GoL Spends Over US$288,000

…On Interpreters for US$100M Cocaine Case

By: R. Joyclyn Wea

MONROVIA-The Government of Liberia has spent over two hundred, eighty-eight thousand United States Dollars (USD$288,000.00), on interpreters for the one million United States Dollars cocaine trial.

As you may know, Liberian Authorities acting on U.S. Security Intelligence on October 4, 2022, arrested three foreigners and a Liberian for trying to smuggle $100 million of cocaine seized in the West African country, officials said Tuesday.

The estimated value of the drugs is one-fifth of most of Liberia’s post-war annual budgets since the country’s civil war ended in 2003. They were charged with money laundering, unlicensed possession of controlled drugs, unlicensed importation of controlled drugs, and criminal conspiracy.

The trial which lasted for 72 days was being interpreted in both French (Arabic) and Portuguese languages as a means of giving fair trials to three of the defendants who claimed they could not speak nor understands the English language.

Each of these interpreters earned two thousand United States dollars per day, which means the government spent US$144,000.00 on each of the interpreters for the 72 days amounting to USD$288,000.00 for both interpreters.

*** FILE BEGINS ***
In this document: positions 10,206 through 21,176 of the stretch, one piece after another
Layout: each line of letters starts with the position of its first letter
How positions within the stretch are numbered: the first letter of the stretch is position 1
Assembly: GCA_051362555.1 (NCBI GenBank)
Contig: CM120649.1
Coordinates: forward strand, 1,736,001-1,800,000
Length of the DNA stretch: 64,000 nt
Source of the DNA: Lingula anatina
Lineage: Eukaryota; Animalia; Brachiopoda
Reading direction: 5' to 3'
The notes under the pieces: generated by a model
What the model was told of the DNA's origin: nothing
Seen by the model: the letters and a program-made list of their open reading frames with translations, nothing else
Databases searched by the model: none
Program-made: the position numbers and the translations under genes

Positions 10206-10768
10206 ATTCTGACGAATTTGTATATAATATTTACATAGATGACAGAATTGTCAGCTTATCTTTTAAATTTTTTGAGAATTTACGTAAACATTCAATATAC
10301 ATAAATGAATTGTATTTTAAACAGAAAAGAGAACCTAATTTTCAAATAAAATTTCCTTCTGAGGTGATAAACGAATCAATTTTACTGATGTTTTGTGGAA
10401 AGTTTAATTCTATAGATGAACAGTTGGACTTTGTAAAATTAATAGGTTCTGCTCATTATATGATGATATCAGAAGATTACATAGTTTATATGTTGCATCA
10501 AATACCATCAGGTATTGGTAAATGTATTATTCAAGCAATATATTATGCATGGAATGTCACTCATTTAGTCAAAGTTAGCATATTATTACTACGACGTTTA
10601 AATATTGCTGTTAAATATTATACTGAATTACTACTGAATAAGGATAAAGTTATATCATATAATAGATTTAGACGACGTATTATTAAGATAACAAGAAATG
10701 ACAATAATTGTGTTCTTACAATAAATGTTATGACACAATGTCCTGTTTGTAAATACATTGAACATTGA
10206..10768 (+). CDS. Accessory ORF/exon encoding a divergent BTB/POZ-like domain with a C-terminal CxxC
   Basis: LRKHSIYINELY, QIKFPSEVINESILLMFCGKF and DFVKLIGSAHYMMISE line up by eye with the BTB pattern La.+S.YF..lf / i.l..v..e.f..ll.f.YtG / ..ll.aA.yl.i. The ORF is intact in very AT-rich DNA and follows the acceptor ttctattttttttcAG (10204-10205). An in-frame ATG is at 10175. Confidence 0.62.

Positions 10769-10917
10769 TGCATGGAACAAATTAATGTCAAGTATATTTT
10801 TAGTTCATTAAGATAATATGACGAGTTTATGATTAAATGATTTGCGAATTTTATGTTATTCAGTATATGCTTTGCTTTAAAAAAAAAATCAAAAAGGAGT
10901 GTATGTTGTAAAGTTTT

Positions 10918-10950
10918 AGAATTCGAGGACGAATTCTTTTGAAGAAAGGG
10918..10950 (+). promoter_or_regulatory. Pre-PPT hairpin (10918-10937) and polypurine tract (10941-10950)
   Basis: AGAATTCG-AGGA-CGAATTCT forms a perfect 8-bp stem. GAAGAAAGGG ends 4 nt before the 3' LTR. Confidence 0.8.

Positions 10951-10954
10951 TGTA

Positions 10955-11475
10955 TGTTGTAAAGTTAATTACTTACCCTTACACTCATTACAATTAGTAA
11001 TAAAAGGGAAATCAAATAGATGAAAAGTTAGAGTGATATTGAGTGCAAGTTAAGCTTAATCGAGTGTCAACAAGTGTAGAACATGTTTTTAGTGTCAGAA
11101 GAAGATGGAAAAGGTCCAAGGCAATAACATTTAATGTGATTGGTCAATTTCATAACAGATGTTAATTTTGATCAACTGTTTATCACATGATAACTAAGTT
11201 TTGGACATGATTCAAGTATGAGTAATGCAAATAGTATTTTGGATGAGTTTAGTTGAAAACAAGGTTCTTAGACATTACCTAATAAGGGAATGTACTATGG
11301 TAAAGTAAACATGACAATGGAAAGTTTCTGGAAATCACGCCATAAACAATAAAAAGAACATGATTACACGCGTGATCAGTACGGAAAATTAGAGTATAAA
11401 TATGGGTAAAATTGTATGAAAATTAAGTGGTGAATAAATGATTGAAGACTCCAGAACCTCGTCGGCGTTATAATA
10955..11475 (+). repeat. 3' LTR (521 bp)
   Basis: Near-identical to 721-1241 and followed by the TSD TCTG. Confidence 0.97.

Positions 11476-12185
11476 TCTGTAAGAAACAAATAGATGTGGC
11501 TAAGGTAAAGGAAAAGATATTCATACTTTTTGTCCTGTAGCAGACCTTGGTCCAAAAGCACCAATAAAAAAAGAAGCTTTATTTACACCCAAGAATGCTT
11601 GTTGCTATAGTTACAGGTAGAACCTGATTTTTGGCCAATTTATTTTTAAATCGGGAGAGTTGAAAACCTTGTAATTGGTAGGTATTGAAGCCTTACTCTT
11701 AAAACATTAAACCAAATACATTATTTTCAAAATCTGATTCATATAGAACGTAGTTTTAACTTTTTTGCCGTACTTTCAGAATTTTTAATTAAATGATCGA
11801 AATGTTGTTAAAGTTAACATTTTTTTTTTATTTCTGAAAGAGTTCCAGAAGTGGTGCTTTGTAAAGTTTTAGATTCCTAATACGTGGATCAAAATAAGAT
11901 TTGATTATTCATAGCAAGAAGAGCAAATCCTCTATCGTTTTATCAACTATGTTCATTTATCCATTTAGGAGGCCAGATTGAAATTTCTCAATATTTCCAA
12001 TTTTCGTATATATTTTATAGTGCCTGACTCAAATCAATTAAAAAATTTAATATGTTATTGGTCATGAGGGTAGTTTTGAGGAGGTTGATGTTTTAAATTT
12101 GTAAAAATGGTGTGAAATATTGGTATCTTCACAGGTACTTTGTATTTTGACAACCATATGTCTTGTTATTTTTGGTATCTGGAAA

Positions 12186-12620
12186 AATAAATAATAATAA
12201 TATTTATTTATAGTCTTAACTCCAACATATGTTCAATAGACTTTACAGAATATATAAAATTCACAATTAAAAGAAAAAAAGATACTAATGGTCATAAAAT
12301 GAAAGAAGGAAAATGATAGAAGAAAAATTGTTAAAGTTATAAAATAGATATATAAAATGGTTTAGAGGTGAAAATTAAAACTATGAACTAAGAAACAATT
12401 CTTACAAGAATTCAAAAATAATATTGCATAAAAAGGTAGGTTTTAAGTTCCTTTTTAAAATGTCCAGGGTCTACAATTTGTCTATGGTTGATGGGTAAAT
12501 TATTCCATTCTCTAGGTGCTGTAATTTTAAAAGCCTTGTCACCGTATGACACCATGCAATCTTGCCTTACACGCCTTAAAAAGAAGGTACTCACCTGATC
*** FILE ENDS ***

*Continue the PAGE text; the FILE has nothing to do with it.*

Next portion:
The above amount is not included in what the government pays to hire the service the film for these two interpreters.

In addition to the amount spent on interpreters, the government also spent US$5,184.00 dollars the government of Liberia stands to lose to jurors in compensation for the 72 days sitting of trial into the matter. Aside from keeping the jurors underground where they were being fed three times a day and medical bills are taken care of.

On February 17, 2023, the trial was suspended predicated upon a request put forth by the defendants’ counsels for an interpreter (Portuguese and Arabic) to give their client a fair trial.

Criminal Court “C” did send a communication to the Ministry of Foreign Affairs (MOFA) to provide foreign interpreters for said trial, but the Ministry could not provide one as it lacks foreign interpreters.

The Ministry’s February 20, 2023, letter to the Court compelled Judge Blamo Dixon to order the clerk of court to plead to Foreign Minister Dee Maxwell Kemayah to forward a Diplomatic note to the US Embassy to aid the court with two interpreters in that area.

The two interpreters were provided with the responsibility to translate from Portuguese to Arabic Languages to English, and vice versa.

1 Comment
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